Daily life, fantasy sequences, and a big musical number look great on 1080p (2.39:1 ratio), while the 2160p 4K Ultra Blu-ray provides enhanced color and finer detail. Much of the story is told through email, legible in both formats. For those who read the book, there are lots of Easter eggs to be found in Simon’s room, and are much easier to pick up in the 4K picture. It’s great to see a film that does not rely on CGI get the super high-def treatment. It makes a good difference.
“Love, Simon” relies on dialogue, ambient sound and score to tell its story, and the 6 channel DTS-HD Master Audio soundtrack on Blu-ray and 4K carries it well. Dialogue is clearly represented from whisper to shout. The original score is by Rob Simonsen (“The Age of Adaline, 2015; “Foxcatcher,” 2014) and includes a variety of pop tunes by Brenton Wood, “The Oogum Boogum Song”; Bleachers, “Rollercoaster”: The 1975, “Love Me”; Warrant, “Heaven”; Meghan Trainor, “NO”; DJ Shadow, “Nobody Speak”; and Jackson 5, “Someday at Christmas.” We note in Simon’s room that he prefers vinyl.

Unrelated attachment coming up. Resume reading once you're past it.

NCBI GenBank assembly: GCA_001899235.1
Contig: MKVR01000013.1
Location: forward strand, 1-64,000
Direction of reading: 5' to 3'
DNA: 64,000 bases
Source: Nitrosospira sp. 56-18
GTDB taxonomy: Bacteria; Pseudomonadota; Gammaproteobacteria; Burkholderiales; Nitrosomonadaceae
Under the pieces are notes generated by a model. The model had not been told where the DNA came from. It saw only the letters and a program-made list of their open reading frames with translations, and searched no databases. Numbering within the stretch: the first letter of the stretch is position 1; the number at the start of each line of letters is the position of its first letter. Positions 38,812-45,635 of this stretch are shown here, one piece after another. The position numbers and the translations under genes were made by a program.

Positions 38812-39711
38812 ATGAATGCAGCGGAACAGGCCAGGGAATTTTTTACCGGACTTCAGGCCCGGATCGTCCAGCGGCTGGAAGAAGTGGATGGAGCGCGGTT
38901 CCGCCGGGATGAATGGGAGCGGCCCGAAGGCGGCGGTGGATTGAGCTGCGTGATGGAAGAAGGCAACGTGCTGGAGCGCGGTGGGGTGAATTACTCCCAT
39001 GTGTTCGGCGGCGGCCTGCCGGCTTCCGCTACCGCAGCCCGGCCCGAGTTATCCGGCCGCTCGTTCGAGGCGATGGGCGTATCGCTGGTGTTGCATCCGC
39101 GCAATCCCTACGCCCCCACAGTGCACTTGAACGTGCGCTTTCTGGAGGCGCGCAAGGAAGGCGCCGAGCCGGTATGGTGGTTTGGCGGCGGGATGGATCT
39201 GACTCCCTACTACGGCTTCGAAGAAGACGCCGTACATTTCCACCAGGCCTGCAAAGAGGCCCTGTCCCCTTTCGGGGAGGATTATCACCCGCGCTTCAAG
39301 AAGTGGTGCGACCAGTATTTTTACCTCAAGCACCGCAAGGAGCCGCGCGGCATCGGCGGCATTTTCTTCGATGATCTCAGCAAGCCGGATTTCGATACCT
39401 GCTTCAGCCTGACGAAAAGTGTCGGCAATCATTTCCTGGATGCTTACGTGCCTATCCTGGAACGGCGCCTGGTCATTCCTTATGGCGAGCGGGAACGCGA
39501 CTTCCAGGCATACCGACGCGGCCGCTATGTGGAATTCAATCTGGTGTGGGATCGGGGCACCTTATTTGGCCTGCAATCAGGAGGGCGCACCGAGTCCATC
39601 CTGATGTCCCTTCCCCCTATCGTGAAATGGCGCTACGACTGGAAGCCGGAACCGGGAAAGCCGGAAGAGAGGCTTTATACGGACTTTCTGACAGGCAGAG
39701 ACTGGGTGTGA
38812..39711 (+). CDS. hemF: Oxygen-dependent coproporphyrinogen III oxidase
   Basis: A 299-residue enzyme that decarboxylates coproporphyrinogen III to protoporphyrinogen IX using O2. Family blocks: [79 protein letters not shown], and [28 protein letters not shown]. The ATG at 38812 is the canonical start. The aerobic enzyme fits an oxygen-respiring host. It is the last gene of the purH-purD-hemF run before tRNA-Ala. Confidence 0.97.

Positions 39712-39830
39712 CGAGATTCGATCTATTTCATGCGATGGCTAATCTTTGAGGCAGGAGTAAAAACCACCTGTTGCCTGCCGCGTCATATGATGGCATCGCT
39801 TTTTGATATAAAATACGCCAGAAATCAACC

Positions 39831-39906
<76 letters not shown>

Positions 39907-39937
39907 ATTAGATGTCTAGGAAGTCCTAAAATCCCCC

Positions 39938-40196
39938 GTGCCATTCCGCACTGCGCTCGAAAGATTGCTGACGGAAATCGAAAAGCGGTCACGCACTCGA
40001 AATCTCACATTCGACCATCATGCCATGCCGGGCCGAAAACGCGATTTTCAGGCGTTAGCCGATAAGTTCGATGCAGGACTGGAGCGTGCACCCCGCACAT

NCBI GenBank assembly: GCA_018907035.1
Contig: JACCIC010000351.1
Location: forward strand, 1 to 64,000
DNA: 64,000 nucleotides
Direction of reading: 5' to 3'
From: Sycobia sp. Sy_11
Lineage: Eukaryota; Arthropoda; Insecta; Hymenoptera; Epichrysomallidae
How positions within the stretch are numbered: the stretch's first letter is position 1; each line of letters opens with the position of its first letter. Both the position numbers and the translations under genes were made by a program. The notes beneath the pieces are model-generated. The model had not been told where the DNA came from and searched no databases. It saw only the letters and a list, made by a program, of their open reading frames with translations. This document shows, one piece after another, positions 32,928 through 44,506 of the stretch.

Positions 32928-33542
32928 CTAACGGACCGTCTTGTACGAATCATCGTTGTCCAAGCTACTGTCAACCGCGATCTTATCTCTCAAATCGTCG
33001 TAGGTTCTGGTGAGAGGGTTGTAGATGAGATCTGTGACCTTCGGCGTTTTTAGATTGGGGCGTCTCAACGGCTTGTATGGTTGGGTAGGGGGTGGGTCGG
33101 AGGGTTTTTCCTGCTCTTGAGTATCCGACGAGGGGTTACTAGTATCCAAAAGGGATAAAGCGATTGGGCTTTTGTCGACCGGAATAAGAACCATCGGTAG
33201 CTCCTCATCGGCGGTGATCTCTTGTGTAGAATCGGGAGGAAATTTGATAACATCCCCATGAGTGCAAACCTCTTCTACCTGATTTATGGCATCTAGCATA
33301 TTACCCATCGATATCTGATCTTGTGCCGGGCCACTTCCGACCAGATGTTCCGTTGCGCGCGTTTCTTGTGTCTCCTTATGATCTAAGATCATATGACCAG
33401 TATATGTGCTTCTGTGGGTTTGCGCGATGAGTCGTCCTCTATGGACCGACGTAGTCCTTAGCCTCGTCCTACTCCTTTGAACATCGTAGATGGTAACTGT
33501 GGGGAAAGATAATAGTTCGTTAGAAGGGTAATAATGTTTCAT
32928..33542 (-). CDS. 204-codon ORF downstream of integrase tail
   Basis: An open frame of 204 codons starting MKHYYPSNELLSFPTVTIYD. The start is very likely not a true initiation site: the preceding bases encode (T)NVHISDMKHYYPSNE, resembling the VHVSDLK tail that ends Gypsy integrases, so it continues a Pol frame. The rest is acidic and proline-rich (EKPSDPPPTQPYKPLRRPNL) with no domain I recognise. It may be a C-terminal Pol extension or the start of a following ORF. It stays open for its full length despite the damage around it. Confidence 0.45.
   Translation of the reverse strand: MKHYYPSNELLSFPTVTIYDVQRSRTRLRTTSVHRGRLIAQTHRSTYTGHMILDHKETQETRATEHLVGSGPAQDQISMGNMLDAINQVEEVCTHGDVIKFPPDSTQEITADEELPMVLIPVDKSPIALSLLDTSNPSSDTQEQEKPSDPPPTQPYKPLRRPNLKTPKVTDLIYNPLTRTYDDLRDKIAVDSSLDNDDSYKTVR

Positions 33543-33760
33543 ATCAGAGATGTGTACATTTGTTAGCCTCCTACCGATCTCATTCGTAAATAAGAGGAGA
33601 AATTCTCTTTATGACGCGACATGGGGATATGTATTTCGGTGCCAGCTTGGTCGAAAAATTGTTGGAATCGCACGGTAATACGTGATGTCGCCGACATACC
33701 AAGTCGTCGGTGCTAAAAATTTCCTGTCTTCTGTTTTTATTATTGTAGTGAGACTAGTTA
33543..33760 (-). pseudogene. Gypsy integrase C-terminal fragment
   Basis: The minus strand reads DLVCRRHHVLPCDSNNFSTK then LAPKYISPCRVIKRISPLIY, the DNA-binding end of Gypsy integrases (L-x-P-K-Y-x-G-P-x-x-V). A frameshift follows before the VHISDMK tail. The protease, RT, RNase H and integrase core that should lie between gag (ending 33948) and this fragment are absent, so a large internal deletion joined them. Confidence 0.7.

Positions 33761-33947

Thank you Fox and Berlanti for skipping the gag/blooper reel, seldom funny to anyone other than cast, crew and filmmakers. (Yes, there are exceptions, but they’re rare.) There are two good deleted scenes, and an excellent commentary from Berlanti, Aptaker and Producer Isaac Klausner.
The bonus features are short, but good and well worth the time. “The Adaptation” is a book-to-film discussion with Berlanti, filmmakers, cast and author Becky Albertalli. “The Squad” centers on Simon and his friends, with cast interviews. “Dear Georgia” and “Dear Atlanta” explores the filming location, which is also the setting of the book and Albertalli’s home town. A gallery of stills can be viewed via manual or auto advance.
As a gay man, Berlanti brings nuance to the narrative through his own personal experience. It also allowed freedom to improvise during filming. “‘Simon’ is a coming-of-age story, so in that sense it’s really traditional. But in another sense it’s not, in that there hasn’t been a major studio film with a gay lead at the center of a coming-of-age movie,” he says in “The Adaptation.”
Just see it! There’s not a wrong note in the entire cast from teen to adult. There’s never been a story like this onscreen before. Kudos to Berlanti, his cast and Fox Entertainment for bringing it out.
— Kay Reynolds